The Navy Midshipmen fell to 6-5 on the season with a 24-14 loss in Houston. Here is the Navy report card:
Rushing Offense: D
This was a tale of two halves in the worst way for Navy. The Mids looked totally control during a first half where they were able to move the ball on the Houston defense and put up 14 points to take a seven-point lead into the break. In truth, the lead should have been much larger as a special trams miscue at the end of the Mids first drive cost them points, as did the running game failing to take advantage of a Houston fumble deep in Cougars territory.
In retrospect, the failure to convert on fourth-and-1 at the Houston 2-yard line should have been a sign of what was to come. In the second half, the Mids simply couldn’t move the ball, no matter which of their three quarterbacks was taking the snap. Navy was held scoreless on five second-half possessions and gained just 79 total yards over the final 30 minutes.
It was a slog throughout as the rushing offense failed to find its groove, with the Mids finishing with just 217 yards rushing and a couple of scores on the ground.
Passing Offense: D-
Zach Abey was 2-of-4 on the day, but this was one of those games where Navy fans will have wished for a more conventional offense as the Mids failed to move the ball on the ground. There were far too many second and third downs with long yardage to go, downs that required a passing attack that Abey is just not a fit for.
Late in the game, Ken Niumatalolo turned to Garret Lewis, who immediately responded with a pretty spiral on a 29-yard pass play to the ever-versatile Malcolm Perry. This, though, was a glimmer of hope that was quickly extinguished, as a sack, a false start, and an interception ended the drive and with it any realistic chance of a Navy comeback.
Rushing Defense: B
The rushing defense was probably the best of the Navy units against Houston. The Mids held the Cougars to just 103 yards on 32 carries, though the two close-range touchdowns they allowed will certainly frustrate Niumatalolo.
It was the Cougars’ dual-threat quarterback D’Eriq King that did most of the damage on the ground, rushing for 57 yards and both of the Houston touchdowns. Navy did a great job of stopping dangerous starting running back Duke Catalon, holding the Houston star to just 27 yards on seven carries and never letting him hit a double-digit run.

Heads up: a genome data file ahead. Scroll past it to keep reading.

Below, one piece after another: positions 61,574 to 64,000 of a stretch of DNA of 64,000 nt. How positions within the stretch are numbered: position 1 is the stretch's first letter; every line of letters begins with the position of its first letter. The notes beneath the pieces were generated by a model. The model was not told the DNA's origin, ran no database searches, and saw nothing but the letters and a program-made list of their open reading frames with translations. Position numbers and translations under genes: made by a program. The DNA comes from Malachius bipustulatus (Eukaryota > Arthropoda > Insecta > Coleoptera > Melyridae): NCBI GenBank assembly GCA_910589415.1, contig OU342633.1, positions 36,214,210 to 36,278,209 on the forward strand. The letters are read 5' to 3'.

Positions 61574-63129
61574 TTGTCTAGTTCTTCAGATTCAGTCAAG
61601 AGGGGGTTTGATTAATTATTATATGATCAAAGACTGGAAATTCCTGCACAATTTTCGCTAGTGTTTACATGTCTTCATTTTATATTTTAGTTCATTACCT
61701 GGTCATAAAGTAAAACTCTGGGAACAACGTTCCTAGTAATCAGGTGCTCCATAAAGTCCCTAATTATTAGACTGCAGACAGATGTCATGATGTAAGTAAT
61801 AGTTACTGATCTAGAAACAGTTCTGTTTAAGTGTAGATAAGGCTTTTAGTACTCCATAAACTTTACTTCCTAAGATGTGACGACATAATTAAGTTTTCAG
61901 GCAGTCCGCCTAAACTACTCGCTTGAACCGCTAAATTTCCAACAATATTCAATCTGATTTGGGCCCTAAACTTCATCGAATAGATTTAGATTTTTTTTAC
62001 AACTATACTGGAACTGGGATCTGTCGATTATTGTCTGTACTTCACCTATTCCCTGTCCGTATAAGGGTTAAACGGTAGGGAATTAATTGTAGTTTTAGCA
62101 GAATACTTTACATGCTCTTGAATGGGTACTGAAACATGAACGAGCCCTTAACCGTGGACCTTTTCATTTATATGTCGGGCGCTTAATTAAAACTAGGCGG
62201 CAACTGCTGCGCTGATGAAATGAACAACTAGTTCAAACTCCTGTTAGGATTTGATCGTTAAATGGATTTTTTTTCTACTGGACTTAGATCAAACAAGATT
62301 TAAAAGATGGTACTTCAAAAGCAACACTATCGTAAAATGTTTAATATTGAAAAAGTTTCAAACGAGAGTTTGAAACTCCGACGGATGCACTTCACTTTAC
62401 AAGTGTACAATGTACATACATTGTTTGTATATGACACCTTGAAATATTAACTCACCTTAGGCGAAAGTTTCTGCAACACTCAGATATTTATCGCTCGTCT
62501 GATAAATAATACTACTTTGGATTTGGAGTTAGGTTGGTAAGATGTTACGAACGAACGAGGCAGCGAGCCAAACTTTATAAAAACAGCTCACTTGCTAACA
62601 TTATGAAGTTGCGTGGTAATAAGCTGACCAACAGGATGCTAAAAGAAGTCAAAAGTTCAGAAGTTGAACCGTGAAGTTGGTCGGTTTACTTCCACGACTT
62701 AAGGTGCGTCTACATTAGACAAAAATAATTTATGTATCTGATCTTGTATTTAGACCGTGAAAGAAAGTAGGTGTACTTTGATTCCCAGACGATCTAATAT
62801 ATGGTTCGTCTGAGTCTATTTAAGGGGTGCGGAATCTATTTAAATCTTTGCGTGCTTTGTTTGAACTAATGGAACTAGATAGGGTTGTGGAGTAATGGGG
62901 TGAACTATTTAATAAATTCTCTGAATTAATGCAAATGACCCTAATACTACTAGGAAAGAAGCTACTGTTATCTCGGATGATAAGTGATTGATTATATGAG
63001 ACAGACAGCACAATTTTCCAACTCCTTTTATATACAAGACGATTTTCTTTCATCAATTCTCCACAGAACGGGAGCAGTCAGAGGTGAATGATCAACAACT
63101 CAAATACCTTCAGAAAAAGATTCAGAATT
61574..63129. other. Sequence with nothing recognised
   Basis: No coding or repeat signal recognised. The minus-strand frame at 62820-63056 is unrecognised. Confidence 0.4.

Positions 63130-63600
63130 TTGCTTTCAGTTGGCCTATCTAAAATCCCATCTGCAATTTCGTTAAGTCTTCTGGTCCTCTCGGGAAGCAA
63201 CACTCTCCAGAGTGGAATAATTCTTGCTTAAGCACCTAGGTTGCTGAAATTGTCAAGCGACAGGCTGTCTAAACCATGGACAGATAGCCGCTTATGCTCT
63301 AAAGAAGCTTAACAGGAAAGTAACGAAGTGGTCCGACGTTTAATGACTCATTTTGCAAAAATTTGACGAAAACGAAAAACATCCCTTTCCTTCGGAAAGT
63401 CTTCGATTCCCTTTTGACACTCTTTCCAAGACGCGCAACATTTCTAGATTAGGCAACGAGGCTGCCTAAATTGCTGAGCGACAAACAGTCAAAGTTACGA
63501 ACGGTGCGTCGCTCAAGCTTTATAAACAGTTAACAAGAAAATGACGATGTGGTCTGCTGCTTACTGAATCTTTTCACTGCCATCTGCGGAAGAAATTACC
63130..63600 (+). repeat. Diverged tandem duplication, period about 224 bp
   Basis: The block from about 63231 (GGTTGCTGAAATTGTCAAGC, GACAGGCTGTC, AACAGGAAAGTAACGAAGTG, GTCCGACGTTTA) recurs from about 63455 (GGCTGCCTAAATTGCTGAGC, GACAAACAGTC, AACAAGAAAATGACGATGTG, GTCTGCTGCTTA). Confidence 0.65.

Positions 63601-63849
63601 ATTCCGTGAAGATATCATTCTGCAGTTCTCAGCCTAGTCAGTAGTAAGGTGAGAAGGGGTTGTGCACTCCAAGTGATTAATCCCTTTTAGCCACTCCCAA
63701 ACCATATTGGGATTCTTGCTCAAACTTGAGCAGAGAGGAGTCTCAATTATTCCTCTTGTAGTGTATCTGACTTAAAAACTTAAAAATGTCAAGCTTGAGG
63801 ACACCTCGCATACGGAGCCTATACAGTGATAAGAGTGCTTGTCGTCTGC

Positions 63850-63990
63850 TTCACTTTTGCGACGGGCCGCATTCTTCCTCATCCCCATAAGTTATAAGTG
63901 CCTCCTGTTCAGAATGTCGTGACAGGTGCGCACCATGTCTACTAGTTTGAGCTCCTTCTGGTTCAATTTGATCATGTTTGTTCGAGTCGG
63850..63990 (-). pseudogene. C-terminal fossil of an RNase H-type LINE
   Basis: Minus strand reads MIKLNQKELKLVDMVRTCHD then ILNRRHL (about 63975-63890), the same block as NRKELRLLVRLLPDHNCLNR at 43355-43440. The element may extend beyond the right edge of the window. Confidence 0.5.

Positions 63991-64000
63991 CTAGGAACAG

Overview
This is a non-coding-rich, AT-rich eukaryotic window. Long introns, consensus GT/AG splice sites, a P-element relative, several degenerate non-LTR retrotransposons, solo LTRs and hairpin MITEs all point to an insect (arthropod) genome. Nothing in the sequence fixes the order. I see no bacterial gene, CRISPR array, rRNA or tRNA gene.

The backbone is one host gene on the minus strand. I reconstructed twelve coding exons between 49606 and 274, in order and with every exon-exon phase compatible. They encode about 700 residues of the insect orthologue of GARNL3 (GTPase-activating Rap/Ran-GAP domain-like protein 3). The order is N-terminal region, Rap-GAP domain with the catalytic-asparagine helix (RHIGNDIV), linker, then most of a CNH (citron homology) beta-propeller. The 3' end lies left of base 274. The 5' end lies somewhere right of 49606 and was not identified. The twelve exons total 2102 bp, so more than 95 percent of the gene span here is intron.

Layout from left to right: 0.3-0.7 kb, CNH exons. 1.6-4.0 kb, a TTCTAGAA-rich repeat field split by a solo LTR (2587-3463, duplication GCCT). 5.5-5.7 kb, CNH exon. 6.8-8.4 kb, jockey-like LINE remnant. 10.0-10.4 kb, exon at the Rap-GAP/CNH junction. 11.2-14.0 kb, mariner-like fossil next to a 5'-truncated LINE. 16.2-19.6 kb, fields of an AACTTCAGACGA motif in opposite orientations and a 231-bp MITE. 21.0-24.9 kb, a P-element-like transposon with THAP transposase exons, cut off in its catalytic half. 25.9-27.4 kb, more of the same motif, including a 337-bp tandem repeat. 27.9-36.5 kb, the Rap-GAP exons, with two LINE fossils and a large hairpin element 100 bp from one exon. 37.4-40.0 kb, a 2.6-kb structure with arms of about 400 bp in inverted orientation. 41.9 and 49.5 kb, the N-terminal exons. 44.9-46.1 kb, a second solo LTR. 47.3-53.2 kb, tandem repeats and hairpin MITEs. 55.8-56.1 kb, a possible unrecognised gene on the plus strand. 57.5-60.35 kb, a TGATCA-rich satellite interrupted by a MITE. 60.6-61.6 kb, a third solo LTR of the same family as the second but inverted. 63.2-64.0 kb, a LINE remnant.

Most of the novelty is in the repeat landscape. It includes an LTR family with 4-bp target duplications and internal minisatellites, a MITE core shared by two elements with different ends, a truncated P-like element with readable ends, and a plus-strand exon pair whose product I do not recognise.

Passing Defense: C
It was a play in the passing game that really changed the tide of this game and – in fairness – it was not a play that was entirely the fault of the Mids. Inside linebacker Taylor Heflin had been having an outstanding game when he was flagged for a helmet-to-helmet hit on a defenseless receiver going over the middle. It was a questionable (at best) call, but the designation of targeting saw Heflin ejected from the game.
In addition to losing Heflin, Navy also lost starting cornerbacks Tyris Wooten and Elijah Merchant through injury. This meant there were backups all over the back seven of the defense, and it showed as Houston capitalized with a number of big plays. The real backbreaker was the 61-yarder to Steven Dunbar that put Houston ahead 21-14, a play on which the first defensive back simple fell down and the safety took a terrible angle to be beaten with an easy cut inside.
Special Teams: C
The special teams unit broke even after one bad play and one very good one.
The bad was at the end of the first Navy drive of the game when kicker Bennett Moehring missed a 40-yard field goal that would have given the Mids an early 3-0 lead. It was a frustrating miss, but one that could probably have been expected as Moehring has missed the last couple of games through injury.
On a more positive note, the Mids kickoff team was able to recover a fumble deep inside Cougars territory near the beginning of the second half. Myles Davenport jumped on the loose ball caused by a Taylor Heflin hit, but the offense stalled out and the Mids missed a golden opportunity to take a 14-7 lead.
Niumatalolo is trying everything he knows to spark some life into this Navy team and to this point, it just isn’t working. The Mids have lost five of six and their game against Army now takes on even more importance than normal. Niumatalolo has a couple of weeks to work out his quarterback situation and develop a game plan that will see the Mids reclaim the Commander-in-Chief’s Trophy.
It is a goal that Navy always has, but given the way that this season has gone, it is now a goal that almost seems non-negotiable if the Mids are going to move into the postseason with any momentum.